Old-timers still speak of Narvon the Charmer, albeit in hushed tones, as if the long-dead cleric might hear his name as an invitation of some sort. This is, of course, absurd, but also gives eloquent testimony to how feared Narvon was in life. Long ago, Narvon established a strange cult in chambers carved within stony Stolkoya. For a time, the cult flourished, but after only a year, during a night full of strange lights and bizarre lightning, the cult came to its end. Intrepid investigators found almost all of the cult’s members atop Stolkoya, mutilated and charred. The few survivors proved irrevocably mad, gibbering about “frogs from the sky” and “wings that never flap”. As for Narvon, all that remained was his head affixed to a spike. Investigators reported that Narvon’s face in death bore an expression of purest joy. Since then, no one has dared climb Narvon’s Sinister Stair.
This sixteen page adventure details a simple three level dungeon with sixteen rooms. Long and lame read-alouds with a focus on murals and other trivia detract from interesting vignettes and monsters. There’s a clear nugget of some interesting undead & demon monsters, but the rest of the adventure is nothing special.
There’s no plot here, the adventure is presented as ‘a Dangerous Place for 2nd-4th level adventurers.’ The hooks are the usual bunch of “something weird is going on over at the old cult compound”, except there’s also a nice Son of Sam thing with a vagrant explaining the voice of the dead cult leader told him to kill.
It’s got a couple of nice things going for it. First is the whole “told me to kill” thing. The cult leader was a charming guy, so while in the dungeon any PC making a suggestion to another PC or NPC will force a save or they have to do it, ala the Suggestion spell. And if they do it on purpose then they get a little tik mark next to their name on the DM’s notes. Get enough tik marks and its saving throw time to prevent your corruption. That’s a fun little mechanic; those kind of “this IS a weird place!” things always bring a smile to me, especially when they are so clearly a Push Your Luck mechanic.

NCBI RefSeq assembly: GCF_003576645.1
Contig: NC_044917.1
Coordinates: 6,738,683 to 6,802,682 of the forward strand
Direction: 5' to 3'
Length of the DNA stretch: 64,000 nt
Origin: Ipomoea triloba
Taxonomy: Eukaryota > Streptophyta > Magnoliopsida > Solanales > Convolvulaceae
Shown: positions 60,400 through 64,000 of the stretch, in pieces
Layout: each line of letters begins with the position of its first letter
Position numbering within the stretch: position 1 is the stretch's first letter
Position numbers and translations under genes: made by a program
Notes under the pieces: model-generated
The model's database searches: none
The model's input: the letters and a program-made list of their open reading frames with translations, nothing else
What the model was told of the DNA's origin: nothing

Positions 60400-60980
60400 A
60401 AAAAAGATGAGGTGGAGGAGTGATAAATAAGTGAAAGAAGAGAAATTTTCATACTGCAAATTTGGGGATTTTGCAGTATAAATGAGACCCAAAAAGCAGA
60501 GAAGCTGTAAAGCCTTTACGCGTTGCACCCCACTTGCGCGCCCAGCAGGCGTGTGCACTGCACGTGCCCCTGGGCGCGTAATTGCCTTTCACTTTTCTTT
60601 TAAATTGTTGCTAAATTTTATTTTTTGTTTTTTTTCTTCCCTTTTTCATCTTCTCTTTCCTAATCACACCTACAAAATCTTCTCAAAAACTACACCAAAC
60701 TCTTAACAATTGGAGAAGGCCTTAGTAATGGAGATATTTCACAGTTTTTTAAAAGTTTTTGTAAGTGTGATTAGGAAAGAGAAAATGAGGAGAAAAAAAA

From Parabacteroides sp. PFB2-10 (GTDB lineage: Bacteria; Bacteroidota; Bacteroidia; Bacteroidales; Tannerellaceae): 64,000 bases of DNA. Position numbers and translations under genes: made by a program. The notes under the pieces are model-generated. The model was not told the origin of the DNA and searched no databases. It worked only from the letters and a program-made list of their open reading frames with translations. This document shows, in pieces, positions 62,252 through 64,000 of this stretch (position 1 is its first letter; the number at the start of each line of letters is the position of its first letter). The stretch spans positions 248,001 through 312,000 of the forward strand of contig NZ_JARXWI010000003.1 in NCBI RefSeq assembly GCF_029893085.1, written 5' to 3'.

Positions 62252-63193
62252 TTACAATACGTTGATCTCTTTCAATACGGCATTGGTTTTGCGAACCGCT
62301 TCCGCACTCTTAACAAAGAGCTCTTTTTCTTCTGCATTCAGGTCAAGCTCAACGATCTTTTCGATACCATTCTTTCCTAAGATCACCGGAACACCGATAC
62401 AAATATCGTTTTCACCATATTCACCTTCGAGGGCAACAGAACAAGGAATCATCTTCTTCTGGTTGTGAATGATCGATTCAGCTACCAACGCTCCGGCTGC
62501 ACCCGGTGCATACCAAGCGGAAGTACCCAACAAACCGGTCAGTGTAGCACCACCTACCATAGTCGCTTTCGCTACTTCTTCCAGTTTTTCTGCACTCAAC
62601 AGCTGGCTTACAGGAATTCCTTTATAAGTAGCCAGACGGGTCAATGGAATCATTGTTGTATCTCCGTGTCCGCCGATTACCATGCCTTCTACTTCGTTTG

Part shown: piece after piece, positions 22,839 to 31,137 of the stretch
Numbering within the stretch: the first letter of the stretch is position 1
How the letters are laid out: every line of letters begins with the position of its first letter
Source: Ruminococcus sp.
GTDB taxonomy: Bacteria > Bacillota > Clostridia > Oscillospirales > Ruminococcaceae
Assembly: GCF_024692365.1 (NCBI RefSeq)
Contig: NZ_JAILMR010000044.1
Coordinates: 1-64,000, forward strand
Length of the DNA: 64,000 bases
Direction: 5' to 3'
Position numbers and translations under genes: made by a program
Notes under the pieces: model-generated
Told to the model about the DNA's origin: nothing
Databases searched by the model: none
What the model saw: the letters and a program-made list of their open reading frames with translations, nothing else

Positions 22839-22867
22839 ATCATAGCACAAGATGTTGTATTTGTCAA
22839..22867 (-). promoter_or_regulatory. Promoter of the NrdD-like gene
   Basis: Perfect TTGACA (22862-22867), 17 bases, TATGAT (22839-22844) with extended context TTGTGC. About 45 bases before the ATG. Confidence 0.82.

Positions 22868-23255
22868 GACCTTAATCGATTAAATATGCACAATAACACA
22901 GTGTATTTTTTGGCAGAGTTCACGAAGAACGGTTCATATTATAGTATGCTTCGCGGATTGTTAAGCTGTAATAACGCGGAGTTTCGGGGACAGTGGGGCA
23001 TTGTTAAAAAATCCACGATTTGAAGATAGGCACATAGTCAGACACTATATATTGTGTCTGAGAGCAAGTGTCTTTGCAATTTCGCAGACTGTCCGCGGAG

It’s also got some decent little imagery in places, especially around monsters. A semi-liquified zombie comes to mind, as well a two cultists who died terrified in each others arms … and now form a weird hybrid skeleton creature. Like the “well zombie” in Walking Dead, these bring a nice little bit of extra to the generic Skeleton and Zombie creatures. That’s probably also why I like marching skeleton guard formations so much (in general, that is.) That extra little bit sometimes extends to rooms or treasures, like a mold-choked rotted desk containing a treasure. Oh, wanna search the desk, eh? I did mention it’s mold-choked & rotting, right? Not that it’s yellow mold, or anything, but its a good example of layering of effects (to tempt and put the players in to a tense decision) and nice imagery. There are a couple of other nice features as well, such as same-level stairs.
But, the text is generally not very good. Long read-alouds full of things like “the romo is 20×30 and there are two doors” dominate the descriptions. There’s background information like what the room was once used for and how the cultists used to come in a procession. There’s conclusion words in the read-aloud like “murals show a terrifying religious process” and, in fact, a great deal of emphasis placed on mural descriptions, to little impact on the adventure proper.
IN some cases the read-aloud spoils the fun. A good back-and-forth dm-player style encourages interaction. “There are levers on te wall” invites the players to ask how many and in what position, but that tends to be spoiled by the read-aloud. “There are three levers in u-down-up formation.” LAME!
Further, some things are missing entirely. For example, once read-aloud concentrates on the mural, completing not mentioning the Manes cavorting and gibbering in the room. The cavorting and gibberring are the FIRST thing the party will notice and should take central stage, if you’re going to use read-aloud.
This is $2 at DriveThru. The preview is eight pages long, which shows you the first nine rooms. Room five, on the sixth page of the [review, is a good example of the read-aloud.